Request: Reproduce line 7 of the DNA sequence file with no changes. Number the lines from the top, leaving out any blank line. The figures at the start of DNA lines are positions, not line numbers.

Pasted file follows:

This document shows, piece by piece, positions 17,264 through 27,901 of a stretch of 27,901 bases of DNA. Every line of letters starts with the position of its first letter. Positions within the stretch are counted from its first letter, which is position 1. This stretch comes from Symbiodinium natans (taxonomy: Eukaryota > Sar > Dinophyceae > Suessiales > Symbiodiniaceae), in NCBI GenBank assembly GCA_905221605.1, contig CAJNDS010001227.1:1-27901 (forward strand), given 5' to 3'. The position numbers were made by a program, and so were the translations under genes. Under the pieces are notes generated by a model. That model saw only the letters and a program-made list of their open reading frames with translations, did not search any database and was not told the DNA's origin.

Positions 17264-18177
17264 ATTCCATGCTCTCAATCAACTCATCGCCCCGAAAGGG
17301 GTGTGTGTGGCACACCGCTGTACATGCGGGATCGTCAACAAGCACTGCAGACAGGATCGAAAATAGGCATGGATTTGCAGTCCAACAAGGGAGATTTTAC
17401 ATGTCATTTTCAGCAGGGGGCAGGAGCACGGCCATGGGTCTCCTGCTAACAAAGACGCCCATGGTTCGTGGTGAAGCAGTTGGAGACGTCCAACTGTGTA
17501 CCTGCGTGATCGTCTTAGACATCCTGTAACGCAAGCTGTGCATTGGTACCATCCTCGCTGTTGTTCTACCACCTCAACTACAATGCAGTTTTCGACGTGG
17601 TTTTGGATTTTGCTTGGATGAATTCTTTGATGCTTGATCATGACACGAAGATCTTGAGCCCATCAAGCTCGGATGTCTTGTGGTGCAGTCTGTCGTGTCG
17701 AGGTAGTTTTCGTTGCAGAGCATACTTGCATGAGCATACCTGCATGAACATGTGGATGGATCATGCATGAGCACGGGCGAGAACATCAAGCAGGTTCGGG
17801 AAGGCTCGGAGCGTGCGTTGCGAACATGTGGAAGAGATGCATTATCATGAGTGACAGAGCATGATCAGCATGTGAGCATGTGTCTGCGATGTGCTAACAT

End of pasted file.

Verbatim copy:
17601 TTTTGGATTTTGCTTGGATGAATTCTTTGATGCTTGATCATGACACGAAGATCTTGAGCCCATCAAGCTCGGATGTCTTGTGGTGCAGTCTGTCGTGTCG